4. It’s a time to work on discipline. Set time to work on personal discipline in general. Instead of giving something up, it can be doing something positive. “I’m going to exercise more. I’m going to pray more. I’m going to be nicer to my family, friends and coworkers.”
5. It’s about dying to yourself. The more serious side of Lenten discipline is that it’s about more than self-control – it’s about finding aspects of yourself that are less than Christ-like and letting them die. The suffering and death of Christ are foremost on our minds during Lent, and we join in these mysteries by suffering, dying with Christ and being resurrected in a purified form.
6. Don’t do too much. It’s tempting to make Lent some ambitious period of personal reinvention, but it’s best to keep it simple and focused. There’s a reason the Church works on these mysteries year after year. We spend our entire lives growing closer to God. Don’t try to cram it all in one Lent. That’s a recipe for failure.
7. Lent reminds us of our weakness. Of course, even when we set simple goals for ourselves during Lent, we still have trouble keeping them. When we fast, we realize we’re all just one meal away from hunger. Lent shows us our weakness. This can be painful but recognizing how helpless we are makes us seek God’s help with renewed urgency and sincerity.
8. Be patient with yourself. When we’re confronted with our own weakness during Lent, the temptation is to get angry and frustrated. “What a bad person I am!” But that’s the wrong lesson. God is calling us to be patient and to see ourselves as he does, with unconditional love.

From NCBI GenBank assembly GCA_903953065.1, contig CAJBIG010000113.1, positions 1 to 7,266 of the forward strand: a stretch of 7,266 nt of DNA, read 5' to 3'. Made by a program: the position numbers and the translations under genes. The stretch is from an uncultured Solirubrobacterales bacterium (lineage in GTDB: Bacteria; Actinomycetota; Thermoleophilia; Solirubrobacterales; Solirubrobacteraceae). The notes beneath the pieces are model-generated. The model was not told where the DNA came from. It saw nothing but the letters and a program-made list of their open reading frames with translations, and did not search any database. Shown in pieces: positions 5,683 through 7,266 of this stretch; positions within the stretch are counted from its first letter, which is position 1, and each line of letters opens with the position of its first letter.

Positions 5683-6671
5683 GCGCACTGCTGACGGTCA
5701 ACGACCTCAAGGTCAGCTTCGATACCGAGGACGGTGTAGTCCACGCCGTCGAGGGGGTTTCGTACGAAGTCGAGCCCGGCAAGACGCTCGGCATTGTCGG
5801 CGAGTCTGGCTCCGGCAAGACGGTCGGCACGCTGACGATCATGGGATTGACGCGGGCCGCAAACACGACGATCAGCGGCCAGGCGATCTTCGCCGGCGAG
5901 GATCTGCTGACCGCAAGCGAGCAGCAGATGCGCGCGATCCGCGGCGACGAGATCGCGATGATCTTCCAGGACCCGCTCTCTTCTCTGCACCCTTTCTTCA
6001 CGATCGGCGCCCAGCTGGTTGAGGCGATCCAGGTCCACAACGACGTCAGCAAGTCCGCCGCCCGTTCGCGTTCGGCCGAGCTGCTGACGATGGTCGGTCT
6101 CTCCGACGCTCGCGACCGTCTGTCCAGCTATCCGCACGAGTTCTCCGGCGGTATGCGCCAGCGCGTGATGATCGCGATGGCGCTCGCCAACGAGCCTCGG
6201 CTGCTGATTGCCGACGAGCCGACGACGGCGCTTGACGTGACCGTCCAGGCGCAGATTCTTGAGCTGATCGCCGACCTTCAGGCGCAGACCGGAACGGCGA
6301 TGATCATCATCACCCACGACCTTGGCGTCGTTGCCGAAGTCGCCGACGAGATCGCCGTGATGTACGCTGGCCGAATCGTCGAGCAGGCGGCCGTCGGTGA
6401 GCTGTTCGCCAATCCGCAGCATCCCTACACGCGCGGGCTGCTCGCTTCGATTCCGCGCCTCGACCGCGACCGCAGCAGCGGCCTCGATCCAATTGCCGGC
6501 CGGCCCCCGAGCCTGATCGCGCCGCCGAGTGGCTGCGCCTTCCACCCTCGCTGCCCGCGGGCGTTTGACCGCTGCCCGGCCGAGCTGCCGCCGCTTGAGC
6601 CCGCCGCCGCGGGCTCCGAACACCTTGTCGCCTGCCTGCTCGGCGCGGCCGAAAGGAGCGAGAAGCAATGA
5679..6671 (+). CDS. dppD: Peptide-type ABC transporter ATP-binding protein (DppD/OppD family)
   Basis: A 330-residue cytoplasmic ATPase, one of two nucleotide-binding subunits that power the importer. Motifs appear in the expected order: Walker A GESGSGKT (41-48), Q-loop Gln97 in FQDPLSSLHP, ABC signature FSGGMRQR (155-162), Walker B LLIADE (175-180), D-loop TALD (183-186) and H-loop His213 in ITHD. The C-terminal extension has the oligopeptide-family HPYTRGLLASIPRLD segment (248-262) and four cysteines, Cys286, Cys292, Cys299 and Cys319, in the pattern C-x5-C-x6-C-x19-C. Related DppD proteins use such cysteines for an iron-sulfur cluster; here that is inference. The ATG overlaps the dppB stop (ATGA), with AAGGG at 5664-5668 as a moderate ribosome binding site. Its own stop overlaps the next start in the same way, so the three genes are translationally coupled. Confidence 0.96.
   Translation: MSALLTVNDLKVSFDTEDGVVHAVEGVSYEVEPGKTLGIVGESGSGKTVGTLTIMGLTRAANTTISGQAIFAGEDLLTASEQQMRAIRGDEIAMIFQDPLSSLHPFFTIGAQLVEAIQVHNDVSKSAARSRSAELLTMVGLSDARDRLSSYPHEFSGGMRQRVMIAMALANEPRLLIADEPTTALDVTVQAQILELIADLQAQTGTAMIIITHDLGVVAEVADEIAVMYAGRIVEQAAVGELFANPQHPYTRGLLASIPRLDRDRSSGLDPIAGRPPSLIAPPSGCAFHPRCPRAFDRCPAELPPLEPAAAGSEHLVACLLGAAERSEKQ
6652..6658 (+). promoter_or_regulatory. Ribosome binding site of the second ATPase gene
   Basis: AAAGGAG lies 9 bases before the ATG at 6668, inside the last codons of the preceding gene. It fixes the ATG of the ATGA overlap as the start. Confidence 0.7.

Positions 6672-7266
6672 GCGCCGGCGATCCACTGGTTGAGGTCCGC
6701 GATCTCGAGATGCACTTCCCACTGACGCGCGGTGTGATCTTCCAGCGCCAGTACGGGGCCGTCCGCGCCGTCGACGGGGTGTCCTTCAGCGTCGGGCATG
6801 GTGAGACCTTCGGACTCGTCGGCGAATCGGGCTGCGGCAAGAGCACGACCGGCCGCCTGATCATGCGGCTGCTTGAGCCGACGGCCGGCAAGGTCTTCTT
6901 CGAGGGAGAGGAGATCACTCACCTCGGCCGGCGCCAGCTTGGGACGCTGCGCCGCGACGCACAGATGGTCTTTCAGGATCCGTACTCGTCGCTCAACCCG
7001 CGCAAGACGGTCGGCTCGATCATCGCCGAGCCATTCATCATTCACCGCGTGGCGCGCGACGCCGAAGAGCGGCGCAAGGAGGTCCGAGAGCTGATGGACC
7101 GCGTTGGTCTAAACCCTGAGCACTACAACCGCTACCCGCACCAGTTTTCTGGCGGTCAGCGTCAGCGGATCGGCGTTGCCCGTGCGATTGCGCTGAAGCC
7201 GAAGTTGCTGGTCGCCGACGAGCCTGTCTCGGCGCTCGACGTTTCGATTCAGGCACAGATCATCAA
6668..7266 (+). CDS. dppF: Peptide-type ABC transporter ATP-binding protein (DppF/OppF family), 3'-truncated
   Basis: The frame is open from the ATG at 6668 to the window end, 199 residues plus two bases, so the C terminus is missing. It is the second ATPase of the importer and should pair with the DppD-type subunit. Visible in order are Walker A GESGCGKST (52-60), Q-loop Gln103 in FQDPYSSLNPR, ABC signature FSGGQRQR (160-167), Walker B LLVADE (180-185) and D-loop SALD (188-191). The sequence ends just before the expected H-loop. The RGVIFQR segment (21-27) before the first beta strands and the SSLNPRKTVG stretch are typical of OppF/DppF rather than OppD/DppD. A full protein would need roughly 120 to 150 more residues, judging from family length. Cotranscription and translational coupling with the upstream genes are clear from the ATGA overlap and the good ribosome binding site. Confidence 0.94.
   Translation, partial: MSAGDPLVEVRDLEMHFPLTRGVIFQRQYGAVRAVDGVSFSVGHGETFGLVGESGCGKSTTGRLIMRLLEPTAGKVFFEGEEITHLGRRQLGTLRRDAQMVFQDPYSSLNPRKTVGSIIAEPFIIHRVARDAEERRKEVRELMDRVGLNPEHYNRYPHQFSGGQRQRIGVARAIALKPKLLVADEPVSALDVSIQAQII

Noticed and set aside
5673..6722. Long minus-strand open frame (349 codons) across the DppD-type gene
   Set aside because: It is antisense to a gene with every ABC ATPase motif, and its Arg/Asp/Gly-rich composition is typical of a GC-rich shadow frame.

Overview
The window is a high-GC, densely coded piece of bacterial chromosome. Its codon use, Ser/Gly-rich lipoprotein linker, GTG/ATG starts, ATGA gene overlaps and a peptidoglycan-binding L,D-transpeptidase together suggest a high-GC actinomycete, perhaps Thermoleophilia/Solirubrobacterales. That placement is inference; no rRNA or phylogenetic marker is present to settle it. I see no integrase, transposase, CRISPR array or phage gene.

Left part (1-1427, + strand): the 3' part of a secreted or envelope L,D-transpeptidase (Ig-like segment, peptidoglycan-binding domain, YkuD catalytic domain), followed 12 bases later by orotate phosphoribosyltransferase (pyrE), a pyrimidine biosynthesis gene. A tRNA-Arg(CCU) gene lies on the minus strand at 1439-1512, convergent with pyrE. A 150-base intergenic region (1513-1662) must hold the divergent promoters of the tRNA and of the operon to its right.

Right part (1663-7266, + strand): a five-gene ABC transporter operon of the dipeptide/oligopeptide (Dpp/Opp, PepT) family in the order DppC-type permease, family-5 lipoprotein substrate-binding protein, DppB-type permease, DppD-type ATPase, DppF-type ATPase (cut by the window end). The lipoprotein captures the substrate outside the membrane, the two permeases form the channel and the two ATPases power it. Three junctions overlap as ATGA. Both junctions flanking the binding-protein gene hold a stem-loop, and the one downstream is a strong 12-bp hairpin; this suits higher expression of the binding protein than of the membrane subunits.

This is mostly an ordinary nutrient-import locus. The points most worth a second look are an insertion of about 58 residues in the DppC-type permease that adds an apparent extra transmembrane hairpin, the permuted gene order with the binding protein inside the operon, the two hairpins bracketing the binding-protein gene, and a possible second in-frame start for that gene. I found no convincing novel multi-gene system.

9. Reach out in charity. As we experience weakness and suffering during Lent, we should be renewed in our compassion for those who are hungry, suffering or otherwise in need. The third part of the Lenten formula is almsgiving. It’s about more than throwing a few extra dollars in the collection plate; it’s about reaching out to others and helping them without question as a way of sharing the experience of God’s unconditional love.
10. Learn to love like Christ. Giving of ourselves in the midst of our suffering and self-denial brings us closer to loving like Christ, who suffered and poured himself out unconditionally on the cross for all of us. Lent is a journey through the desert to the foot of the cross on Good Friday, as we seek him out, ask his help, join in his suffering, and learn to love like him.
Read: Take inspiration for your Lenten journey from prayer and the reading of Scripture, from fasting and from giving alms. – Lent is essentially an act of prayer spread out over 40 days. As we pray, we are brought closer to Christ and are changed by the encounter with him. Fasting – The fasting that we all do together on Fridays is but a sign of the daily Lenten discipline of individuals and households: fasting for certain periods of time, fasting from certain foods, but also fasting from other things and activities. Almsgiving – The giving of alms is an effort to share this world equally—not only through the distribution of money, but through the sharing of our time and talents.
Reflect: “Even now, says the LORD, return to me with your whole heart, with fasting, and weeping, and mourning” (Joel 2:12, Lectionary)
Pray: As we begin Lent, we pray for the strength to commit ourselves to prayer, fasting, and almsgiving so that we may grow to love God more each day.
Act: Have you picked up your Catholic Relief Services Rice Bowl for Lent this year? Make a commitment to dropping in spare change every day. Another way to give alms today is by giving to the National Collection for the Church in Central and Eastern Europe.
Prayer before the Crucifix
This prayer is designed to be said within the family before a Crucifix from Ash Wednesday to Saturday at the beginning of Lent.
Mother or a child: From the words of St. John the Evangelist (14:1-6).
Let not your hearts be troubled. You believe in God, believe also in me. In my Father's house there are many mansions. Were it not so, I would have told you, because I go to prepare a place for you. And if I go and prepare a place for you, I am coming again, and I will take you to myself, that where I am, there you also may be. And where I go, you know, and the way you know.
Father: We ought to glory in the Cross of our Lord Jesus Christ
Family: in whom is our salvation, life and resurrection.